Research Article: Tsetse GmmSRPN10 Has Anti-complement Activity and Is Important for Successful Establishment of Trypanosome Infections in the Fly Midgut

Date Published: January 8, 2015

Publisher: Public Library of Science

Author(s): Cher-Pheng Ooi, Lee R. Haines, Daniel M. Southern, Michael J. Lehane, Alvaro Acosta-Serrano, José M. C. Ribeiro. http://doi.org/10.1371/journal.pntd.0003448

Abstract: The complement cascade in mammalian blood can damage the alimentary tract of haematophagous arthropods. As such, these animals have evolved their own repertoire of complement-inactivating factors, which are inadvertently exploited by blood-borne pathogens to escape complement lysis. Unlike the bloodstream stages, the procyclic (insect) stage of Trypanosoma brucei is highly susceptible to complement killing, which is puzzling considering that a tsetse takes a bloodmeal every 2–4 days. In this study, we identified four tsetse (Glossina morsitans morsitans) serine protease inhibitors (serpins) from a midgut expressed sequence tag (EST) library (GmmSRPN3, GmmSRPN5, GmmSRPN9 and GmmSRPN10) and investigated their role in modulating the establishment of a T. brucei infection in the midgut. Although not having evolved in a common blood-feeding ancestor, all four serpins have an active site sharing remarkable homology with the human complement C1-inhibitor serpin, SerpinG1. RNAi knockdown of individual GmmSRPN9 and GmmSRPN10 genes resulted in a significant decreased rate of infection by procyclic form T. brucei. Furthermore, recombinant GmmSRPN10 was both able to inhibit the activity of human complement-cascade serine proteases, C1s and Factor D, and to protect the in vitro killing of procyclic trypanosomes when incubated with complement-activated human serum. Thus, the secretion of serpins, which may be part of a bloodmeal complement inactivation system in tsetse, is used by procyclic trypanosomes to evade an influx of fresh trypanolytic complement with each bloodmeal. This highlights another facet of the complicated relationship between T. brucei and its tsetse vector, where the parasite takes advantage of tsetse physiology to further its chances of propagation and transmission.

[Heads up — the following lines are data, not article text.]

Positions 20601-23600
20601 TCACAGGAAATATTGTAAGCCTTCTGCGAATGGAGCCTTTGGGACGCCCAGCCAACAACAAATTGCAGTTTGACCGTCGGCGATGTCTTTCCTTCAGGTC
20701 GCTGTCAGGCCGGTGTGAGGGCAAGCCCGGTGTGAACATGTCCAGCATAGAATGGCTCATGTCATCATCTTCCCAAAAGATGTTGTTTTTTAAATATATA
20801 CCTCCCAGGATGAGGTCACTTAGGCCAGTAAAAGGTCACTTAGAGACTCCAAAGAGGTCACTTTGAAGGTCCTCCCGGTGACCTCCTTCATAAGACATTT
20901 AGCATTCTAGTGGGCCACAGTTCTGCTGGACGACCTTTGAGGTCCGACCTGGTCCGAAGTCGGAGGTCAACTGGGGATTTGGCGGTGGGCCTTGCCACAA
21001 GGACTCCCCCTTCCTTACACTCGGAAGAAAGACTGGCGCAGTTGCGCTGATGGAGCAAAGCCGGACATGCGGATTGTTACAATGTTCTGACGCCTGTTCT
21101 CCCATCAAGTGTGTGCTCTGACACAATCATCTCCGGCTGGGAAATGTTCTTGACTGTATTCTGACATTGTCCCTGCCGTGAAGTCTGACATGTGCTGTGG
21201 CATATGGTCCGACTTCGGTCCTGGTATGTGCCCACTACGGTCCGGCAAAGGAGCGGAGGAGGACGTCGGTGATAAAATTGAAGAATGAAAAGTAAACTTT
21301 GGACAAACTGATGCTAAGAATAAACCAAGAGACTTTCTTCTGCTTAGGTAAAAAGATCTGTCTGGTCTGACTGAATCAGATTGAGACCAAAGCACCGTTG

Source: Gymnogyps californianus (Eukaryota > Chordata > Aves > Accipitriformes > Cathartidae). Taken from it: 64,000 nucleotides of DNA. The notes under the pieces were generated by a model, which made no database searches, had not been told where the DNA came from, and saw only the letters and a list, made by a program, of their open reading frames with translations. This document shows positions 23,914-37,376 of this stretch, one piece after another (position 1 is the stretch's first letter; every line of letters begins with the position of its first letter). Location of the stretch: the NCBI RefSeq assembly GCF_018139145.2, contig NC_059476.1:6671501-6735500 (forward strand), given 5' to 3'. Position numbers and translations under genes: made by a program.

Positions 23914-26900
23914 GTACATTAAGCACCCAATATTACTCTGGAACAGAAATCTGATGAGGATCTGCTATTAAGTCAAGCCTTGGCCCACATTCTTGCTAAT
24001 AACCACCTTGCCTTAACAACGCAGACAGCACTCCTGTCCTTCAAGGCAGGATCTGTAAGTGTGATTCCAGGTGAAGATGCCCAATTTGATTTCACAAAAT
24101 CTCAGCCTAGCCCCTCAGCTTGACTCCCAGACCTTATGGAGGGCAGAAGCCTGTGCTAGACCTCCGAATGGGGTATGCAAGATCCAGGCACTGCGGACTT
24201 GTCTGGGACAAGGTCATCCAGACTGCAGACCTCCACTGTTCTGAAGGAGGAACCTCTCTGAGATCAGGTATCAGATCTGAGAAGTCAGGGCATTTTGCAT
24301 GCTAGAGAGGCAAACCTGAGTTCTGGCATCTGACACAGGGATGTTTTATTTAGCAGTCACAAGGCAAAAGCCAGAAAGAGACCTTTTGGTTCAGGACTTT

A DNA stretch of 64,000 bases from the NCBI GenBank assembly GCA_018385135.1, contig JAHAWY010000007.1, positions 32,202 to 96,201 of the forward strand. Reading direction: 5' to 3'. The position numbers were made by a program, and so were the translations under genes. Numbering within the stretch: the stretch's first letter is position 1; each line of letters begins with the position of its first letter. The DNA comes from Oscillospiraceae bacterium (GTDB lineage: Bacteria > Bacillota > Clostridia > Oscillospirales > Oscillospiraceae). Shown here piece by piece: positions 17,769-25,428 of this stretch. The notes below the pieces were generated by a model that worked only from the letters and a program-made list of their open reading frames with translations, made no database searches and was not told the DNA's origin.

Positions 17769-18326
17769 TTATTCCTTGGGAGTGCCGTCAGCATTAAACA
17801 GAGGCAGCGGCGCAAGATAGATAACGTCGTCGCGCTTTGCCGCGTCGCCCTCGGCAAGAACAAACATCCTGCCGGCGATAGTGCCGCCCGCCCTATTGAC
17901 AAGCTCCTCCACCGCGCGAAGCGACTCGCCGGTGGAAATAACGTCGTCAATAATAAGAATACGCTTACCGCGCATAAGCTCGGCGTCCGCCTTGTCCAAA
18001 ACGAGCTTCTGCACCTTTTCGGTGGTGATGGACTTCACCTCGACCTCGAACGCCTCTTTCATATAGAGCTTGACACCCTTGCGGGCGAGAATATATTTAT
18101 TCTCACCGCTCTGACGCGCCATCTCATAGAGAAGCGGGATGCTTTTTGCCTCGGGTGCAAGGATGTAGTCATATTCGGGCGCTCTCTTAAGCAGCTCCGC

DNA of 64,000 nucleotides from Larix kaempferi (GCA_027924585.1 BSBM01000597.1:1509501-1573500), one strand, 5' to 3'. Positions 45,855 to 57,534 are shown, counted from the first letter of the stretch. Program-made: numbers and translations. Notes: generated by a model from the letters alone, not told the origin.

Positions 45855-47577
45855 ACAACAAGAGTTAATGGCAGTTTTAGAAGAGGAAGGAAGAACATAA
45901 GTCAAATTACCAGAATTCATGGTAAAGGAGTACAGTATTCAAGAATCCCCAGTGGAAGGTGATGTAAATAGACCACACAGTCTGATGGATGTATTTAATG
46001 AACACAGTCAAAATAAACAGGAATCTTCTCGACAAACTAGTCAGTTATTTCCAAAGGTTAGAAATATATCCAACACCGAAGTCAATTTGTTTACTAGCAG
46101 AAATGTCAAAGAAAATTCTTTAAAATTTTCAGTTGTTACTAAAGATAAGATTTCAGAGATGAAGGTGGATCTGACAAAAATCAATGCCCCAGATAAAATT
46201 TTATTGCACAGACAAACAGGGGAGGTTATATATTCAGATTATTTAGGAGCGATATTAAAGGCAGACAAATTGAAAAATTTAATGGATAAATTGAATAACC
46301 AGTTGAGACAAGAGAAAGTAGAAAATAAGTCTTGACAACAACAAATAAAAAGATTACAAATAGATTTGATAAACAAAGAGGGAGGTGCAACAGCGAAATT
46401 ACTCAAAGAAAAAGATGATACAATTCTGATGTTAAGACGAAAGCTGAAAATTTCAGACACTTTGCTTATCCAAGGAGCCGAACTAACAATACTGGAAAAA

Partial Text: Mammalian blood constitutes a challenging source of nutrition, yet a multitude of arthropods have evolved to exploit this survival niche [1]. Besides developing physical and behavioural adaptations to evade their hosts, haematophagous arthropods have also adapted physiologically to ingest a food source that is relatively poor in vitamins and spiked with a cocktail of immunity factors. This cocktail also contains factors involved in the complement cascade, which is activated and mediated by a series of serine proteases [2]. Activated by either the classical, alternative or lectin pathways, the cascade leads to the formation of pores across the plasma membrane of targeted cells. These pores ultimately cause the disruption of cellular compartmentalisation and lead to cell lysis.

Blood-borne pathogens typically evolve an intimate life-cycle with haematophagous arthropods that inadvertently become their vectors for transmission. As such, pathogens can often develop extensive interactions with their arthropod vectors where they modify their feeding behaviour or exploit pre-existing biological secretions from the vector to improve their chances of survival and transmission [8], [36], [46], [47]. Here we described how PF trypanosomes benefit from the activity of tsetse serpin, GmmSRPN10, to avoid lysis by bloodmeal complement when in the fly’s midgut.

Source:

http://doi.org/10.1371/journal.pntd.0003448

 

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